So, don't panic and let’s get started with the first barre chord: F major.
To play this chord, you need to barre the first fret, which means that one finger is used to press down multiple strings in a fret (like a bar pressing down the strings).
In the case of F major, your first finger will barre the first fret while your second finger will press the second fret of the third string, your third finger will be in the third fret of the fifth string, and your fourth finger will press the third fret of the fourth string.
As you can see, it is really the same shape as E major, except that you press the string with different fingers and barre the first fret.
Don’t worry if not all of strings sound properly - this is normal at the beginning. The strings that are muted will not make a sound and you will only hear those strings that you press correctly. The chord will not sound like it should, but because you are muting you will be taking some notes out and it is much less important than not playing an incorrect note in the chord.
Learning barre chords is always a pain for guitar students, but after a few months you will be a pro.
Meanwhile, you can play songs without barre chords at the same time as you practice F major, so you can have fun playing during this period!
Regardless, the real problem with this chord is not the shape itself because, after a few seconds of switching your gaze between the chord diagram and the neck of your guitar, the chord will sound (more or less). The problem is trying to play a song, and moving from any given chord to F quickly.
Many people use a simplified version of F in order to avoid barring any fret. This option is pressing the first fret of the second string with your first finger, the second fret of the third string with your second finger, and the third fret of the fourth string with your third finger. If you strum only the first four strings (leaving untouched the two lower strings), it will sound more or less like an F major.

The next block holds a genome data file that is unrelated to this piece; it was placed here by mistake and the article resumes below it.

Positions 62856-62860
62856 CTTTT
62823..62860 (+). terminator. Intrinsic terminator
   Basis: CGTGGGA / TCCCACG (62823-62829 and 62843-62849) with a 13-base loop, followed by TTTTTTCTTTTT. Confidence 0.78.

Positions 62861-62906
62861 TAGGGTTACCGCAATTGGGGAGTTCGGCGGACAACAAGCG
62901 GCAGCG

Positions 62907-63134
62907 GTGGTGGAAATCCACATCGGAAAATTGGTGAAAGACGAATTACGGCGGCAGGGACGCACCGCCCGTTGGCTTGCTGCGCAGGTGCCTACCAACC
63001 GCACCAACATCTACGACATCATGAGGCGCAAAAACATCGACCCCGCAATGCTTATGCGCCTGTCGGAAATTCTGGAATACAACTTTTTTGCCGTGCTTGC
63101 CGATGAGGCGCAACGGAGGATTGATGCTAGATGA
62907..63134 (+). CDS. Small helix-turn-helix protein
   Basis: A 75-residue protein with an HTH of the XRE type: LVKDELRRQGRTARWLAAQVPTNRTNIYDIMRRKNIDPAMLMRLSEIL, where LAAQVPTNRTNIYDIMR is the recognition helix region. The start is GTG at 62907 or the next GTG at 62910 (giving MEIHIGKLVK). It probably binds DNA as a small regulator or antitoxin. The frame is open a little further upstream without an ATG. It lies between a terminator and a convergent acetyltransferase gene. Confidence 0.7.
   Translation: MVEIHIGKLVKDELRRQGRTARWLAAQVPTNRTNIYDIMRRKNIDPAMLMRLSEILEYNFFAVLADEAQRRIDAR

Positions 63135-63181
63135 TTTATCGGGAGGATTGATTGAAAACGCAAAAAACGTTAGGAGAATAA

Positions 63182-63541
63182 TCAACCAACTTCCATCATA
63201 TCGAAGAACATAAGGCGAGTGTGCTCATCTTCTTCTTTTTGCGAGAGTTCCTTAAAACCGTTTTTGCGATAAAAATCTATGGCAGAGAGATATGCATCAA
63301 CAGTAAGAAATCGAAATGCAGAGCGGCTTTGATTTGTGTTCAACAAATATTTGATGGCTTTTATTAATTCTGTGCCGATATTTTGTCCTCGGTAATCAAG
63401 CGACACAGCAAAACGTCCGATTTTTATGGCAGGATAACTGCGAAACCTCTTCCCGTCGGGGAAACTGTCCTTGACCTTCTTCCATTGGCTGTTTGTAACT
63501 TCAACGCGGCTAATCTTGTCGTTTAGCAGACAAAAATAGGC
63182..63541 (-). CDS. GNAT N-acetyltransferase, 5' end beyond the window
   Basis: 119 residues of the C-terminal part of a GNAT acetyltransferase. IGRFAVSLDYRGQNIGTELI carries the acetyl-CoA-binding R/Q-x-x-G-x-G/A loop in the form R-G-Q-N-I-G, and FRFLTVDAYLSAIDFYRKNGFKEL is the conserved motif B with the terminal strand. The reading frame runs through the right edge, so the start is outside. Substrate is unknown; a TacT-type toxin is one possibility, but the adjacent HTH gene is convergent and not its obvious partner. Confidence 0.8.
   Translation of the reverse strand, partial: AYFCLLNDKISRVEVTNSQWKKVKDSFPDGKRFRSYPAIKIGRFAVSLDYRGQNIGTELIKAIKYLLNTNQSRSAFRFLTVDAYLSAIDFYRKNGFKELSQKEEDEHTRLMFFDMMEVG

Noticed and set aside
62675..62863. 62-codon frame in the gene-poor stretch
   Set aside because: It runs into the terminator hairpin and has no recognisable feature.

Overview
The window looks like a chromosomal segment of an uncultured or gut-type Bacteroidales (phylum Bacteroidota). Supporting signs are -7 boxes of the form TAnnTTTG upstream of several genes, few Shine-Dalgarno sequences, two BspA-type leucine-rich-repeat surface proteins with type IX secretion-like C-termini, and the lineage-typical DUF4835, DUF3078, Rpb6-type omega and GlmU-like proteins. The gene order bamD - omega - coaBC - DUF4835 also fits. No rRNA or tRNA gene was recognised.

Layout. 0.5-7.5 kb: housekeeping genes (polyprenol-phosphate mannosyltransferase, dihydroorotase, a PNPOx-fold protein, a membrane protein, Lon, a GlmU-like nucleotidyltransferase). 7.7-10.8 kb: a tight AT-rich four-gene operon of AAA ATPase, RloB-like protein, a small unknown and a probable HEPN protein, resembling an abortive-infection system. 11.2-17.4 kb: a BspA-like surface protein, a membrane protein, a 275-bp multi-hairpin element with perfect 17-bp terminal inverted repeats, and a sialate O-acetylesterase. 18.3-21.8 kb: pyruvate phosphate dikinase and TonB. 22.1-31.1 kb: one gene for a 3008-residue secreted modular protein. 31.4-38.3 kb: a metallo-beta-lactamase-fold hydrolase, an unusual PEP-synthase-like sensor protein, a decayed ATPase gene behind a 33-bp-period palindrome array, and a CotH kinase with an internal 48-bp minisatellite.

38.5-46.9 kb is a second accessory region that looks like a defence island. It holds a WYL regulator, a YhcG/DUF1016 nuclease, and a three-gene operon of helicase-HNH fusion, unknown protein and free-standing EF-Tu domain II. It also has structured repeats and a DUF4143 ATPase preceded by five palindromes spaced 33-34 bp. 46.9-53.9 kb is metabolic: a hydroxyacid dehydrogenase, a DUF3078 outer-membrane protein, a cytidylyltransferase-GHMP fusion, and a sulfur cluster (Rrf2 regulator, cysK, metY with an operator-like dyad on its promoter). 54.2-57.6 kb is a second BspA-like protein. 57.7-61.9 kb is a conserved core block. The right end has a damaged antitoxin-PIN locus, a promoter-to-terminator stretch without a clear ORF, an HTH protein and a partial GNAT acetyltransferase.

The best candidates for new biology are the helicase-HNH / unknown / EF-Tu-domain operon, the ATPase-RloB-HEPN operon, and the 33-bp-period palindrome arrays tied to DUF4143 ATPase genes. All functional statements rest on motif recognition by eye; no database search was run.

In fact, this chord really exists. It is Fmaj7. However, I do not recommend using this shortcut because, sooner or later, you will need to learn the barre chords and the correct F major shape will allow you to play many other chords.
Yes, if you play the same shape that you use for F major but barre the second fret instead of the first (all your fingers will go up a fret), you will go half a step up and you will be playing F# major. By barring the third fret, you will play another version of G major; by barring the fourth fret, you will have G# major, and so on…
Instead of looking for shortcuts, I could give you some tips to make your first transitions to F easier.
For instance, you can look for songs where you should play F major from a C major, because both chords’ shapes share a finger position: the third one in the third fret of the fifth string.
So, when you are playing C major, you should keep your third finger pressed and move the other ones. The movement you should make is to switch your second finger a string down, from the fourth string to the third, to add your fourth finger to the third fret of the fourth string and, finally, and as quickly as you can, to barre the first fret with your first finger.
In this way, you do not need to look for the position of all your fingers but rather only move two of them (the second and the fourth) and barre the first fret.
Try to suppress your desire to throw your guitar away, because if you practice it you will be able to do it faster than you think.
You might again open the Box and try the following songs. All of them use F major following C major, and the other chords are easy ones. Please note that some of them require a capo.